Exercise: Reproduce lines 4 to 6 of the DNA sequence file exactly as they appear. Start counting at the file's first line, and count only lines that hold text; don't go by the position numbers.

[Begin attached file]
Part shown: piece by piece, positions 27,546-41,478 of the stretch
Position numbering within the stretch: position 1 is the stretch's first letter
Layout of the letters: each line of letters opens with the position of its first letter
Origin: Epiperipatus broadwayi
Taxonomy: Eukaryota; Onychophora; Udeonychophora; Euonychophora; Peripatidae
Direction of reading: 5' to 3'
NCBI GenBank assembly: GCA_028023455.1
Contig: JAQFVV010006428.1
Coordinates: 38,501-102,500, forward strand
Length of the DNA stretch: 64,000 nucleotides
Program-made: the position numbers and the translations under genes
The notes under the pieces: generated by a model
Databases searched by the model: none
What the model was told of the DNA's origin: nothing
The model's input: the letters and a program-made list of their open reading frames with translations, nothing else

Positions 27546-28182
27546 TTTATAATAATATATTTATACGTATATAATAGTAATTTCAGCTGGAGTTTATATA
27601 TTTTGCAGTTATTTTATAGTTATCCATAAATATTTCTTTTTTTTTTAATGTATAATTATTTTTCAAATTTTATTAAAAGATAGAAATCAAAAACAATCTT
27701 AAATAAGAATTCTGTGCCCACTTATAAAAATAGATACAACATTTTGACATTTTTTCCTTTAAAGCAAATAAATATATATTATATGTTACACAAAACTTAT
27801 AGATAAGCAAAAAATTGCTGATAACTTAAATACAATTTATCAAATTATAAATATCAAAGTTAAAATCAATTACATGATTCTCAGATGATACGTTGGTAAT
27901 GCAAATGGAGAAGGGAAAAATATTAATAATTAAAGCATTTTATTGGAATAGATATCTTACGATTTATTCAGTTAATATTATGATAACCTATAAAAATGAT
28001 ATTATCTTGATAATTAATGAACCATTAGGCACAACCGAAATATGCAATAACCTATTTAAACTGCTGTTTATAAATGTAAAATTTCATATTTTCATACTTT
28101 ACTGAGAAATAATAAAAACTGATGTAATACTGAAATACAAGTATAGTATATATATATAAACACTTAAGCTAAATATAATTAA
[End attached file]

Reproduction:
Origin: Epiperipatus broadwayi
Taxonomy: Eukaryota; Onychophora; Udeonychophora; Euonychophora; Peripatidae
Direction of reading: 5' to 3'